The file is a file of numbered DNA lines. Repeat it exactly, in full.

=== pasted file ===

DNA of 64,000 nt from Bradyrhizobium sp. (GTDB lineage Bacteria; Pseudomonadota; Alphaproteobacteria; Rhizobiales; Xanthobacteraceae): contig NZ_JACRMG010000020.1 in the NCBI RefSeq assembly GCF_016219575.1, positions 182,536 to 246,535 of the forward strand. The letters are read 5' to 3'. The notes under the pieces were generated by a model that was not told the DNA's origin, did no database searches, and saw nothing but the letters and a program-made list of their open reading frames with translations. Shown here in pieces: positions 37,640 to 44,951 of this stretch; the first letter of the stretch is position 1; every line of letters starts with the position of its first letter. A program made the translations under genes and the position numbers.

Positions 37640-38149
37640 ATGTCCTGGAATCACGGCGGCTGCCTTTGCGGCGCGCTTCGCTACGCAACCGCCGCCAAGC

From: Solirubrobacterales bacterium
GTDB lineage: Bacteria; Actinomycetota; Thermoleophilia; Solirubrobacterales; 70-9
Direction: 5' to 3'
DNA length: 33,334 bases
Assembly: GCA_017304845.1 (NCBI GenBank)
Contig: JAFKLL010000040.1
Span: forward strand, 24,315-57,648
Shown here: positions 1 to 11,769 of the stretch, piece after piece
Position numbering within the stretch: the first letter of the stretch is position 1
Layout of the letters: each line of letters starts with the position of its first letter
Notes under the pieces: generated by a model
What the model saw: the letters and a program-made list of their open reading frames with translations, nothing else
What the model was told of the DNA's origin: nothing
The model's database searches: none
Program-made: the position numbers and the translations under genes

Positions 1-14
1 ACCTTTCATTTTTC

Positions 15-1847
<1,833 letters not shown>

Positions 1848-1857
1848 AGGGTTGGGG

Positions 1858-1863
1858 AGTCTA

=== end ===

DNA of 64,000 nt from Bradyrhizobium sp. (GTDB lineage Bacteria; Pseudomonadota; Alphaproteobacteria; Rhizobiales; Xanthobacteraceae): contig NZ_JACRMG010000020.1 in the NCBI RefSeq assembly GCF_016219575.1, positions 182,536 to 246,535 of the forward strand. The letters are read 5' to 3'. The notes under the pieces were generated by a model that was not told the DNA's origin, did no database searches, and saw nothing but the letters and a program-made list of their open reading frames with translations. Shown here in pieces: positions 37,640 to 44,951 of this stretch; the first letter of the stretch is position 1; every line of letters starts with the position of its first letter. A program made the translations under genes and the position numbers.

Positions 37640-38149
37640 ATGTCCTGGAATCACGGCGGCTGCCTTTGCGGCGCGCTTCGCTACGCAACCGCCGCCAAGC

From: Solirubrobacterales bacterium
GTDB lineage: Bacteria; Actinomycetota; Thermoleophilia; Solirubrobacterales; 70-9
Direction: 5' to 3'
DNA length: 33,334 bases
Assembly: GCA_017304845.1 (NCBI GenBank)
Contig: JAFKLL010000040.1
Span: forward strand, 24,315-57,648
Shown here: positions 1 to 11,769 of the stretch, piece after piece
Position numbering within the stretch: the first letter of the stretch is position 1
Layout of the letters: each line of letters starts with the position of its first letter
Notes under the pieces: generated by a model
What the model saw: the letters and a program-made list of their open reading frames with translations, nothing else
What the model was told of the DNA's origin: nothing
The model's database searches: none
Program-made: the position numbers and the translations under genes

Positions 1-14
1 ACCTTTCATTTTTC

Positions 15-1847
<1,833 letters not shown>

Positions 1848-1857
1848 AGGGTTGGGG

Positions 1858-1863
1858 AGTCTA